He said that the move is aimed at "keeping the hope alive" and "opening doors for peace."
France has been lobbying countries to commit to a conference that would get both nations back to the negotiating table. Refusing to adopt the resolution would undermine France's initiative to broker the agreement, Mansour said.
Five years ago Washington voted against a similar resolution condemning Israeli settlements, under the excuse that it would jeopardize potential peace talks. Back then the US stressed that its veto didn't imply support of Israel's actions. America doesn't consider legitimate the Israeli settlements on land the Palestinians claim for their own.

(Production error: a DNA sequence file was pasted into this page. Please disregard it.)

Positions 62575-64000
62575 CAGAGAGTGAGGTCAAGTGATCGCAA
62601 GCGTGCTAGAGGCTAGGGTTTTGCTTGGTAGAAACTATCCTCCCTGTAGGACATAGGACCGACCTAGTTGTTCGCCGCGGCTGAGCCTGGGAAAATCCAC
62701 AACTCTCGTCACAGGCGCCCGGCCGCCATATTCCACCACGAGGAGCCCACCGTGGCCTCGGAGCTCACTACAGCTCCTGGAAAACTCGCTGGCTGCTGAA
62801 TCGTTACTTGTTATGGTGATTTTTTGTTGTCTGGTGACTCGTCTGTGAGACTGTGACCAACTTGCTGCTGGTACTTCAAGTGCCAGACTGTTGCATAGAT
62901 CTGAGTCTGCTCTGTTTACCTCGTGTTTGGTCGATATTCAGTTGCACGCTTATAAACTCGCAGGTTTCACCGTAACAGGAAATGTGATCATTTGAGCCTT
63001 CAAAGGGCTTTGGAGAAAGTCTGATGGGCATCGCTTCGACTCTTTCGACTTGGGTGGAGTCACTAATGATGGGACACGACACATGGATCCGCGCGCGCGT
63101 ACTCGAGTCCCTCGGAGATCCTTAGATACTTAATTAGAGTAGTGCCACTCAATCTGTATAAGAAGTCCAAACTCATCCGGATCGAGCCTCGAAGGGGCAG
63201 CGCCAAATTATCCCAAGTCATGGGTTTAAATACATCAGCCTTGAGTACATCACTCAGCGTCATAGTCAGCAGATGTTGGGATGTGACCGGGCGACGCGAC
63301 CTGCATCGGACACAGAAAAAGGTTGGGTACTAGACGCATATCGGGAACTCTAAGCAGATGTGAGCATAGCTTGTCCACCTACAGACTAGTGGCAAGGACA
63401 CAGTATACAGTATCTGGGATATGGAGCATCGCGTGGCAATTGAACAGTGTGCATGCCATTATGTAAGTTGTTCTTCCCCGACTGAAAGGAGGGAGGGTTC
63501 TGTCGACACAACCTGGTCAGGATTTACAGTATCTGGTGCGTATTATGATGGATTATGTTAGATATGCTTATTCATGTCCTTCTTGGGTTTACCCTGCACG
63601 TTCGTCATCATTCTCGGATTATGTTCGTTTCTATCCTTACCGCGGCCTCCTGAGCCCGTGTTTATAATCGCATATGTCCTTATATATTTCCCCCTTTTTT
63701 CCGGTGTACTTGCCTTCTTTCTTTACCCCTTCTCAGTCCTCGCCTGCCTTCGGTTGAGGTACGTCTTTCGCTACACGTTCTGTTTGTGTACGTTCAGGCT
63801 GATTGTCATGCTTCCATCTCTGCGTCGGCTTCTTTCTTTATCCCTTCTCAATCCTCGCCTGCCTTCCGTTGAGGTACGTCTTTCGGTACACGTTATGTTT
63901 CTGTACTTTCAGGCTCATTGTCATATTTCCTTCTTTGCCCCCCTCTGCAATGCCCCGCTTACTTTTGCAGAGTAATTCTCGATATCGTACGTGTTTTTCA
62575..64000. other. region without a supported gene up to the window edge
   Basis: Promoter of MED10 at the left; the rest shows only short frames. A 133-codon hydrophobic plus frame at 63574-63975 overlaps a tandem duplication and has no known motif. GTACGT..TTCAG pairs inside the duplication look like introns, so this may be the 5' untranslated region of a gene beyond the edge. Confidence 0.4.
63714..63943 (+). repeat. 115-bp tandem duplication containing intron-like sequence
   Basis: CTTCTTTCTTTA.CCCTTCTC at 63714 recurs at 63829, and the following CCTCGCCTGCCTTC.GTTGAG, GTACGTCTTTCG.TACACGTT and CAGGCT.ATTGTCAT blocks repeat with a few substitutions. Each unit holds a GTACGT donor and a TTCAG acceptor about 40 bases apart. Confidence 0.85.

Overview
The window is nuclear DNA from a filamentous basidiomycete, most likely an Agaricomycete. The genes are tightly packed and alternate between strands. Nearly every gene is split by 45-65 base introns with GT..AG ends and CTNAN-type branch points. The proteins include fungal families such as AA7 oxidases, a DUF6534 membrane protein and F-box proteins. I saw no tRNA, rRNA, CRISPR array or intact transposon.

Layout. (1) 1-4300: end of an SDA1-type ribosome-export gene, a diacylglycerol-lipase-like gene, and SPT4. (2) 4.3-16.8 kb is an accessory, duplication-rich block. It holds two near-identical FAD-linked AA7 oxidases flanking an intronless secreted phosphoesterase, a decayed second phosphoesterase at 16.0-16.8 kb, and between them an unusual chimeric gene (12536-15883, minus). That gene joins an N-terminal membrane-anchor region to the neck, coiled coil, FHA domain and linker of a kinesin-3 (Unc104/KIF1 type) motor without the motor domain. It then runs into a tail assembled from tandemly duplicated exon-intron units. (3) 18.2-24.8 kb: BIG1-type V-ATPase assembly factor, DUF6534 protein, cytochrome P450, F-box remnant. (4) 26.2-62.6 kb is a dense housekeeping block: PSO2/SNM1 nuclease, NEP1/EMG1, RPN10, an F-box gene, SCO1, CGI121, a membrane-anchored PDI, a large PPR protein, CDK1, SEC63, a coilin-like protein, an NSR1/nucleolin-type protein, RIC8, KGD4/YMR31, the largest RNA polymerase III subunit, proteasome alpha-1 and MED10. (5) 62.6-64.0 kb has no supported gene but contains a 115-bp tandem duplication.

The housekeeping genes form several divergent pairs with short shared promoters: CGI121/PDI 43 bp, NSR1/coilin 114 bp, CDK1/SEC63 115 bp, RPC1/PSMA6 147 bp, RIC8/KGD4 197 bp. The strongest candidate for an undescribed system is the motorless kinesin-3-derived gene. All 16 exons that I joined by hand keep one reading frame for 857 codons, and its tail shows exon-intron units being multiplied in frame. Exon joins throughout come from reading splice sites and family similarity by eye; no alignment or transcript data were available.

The US has yet to decide on the issue.
Israel's Ambassador to the United Nations Danny Danon last week said in a statement that Palestinians had chosen the wrong path, claiming that a resolution would not bring peace talks closer.
"The Palestinians must understand that there are no shortcuts," he said. "The only way to promote negotiations starts by them condemning terrorism and stopping the incitement, and ends with direct negotiations between the two sides."
Palestinian President Mahmoud Abbas is expected to discuss the draft resolution with French President Francois Hollande next week during a visit to New York to sign the Paris climate agreement.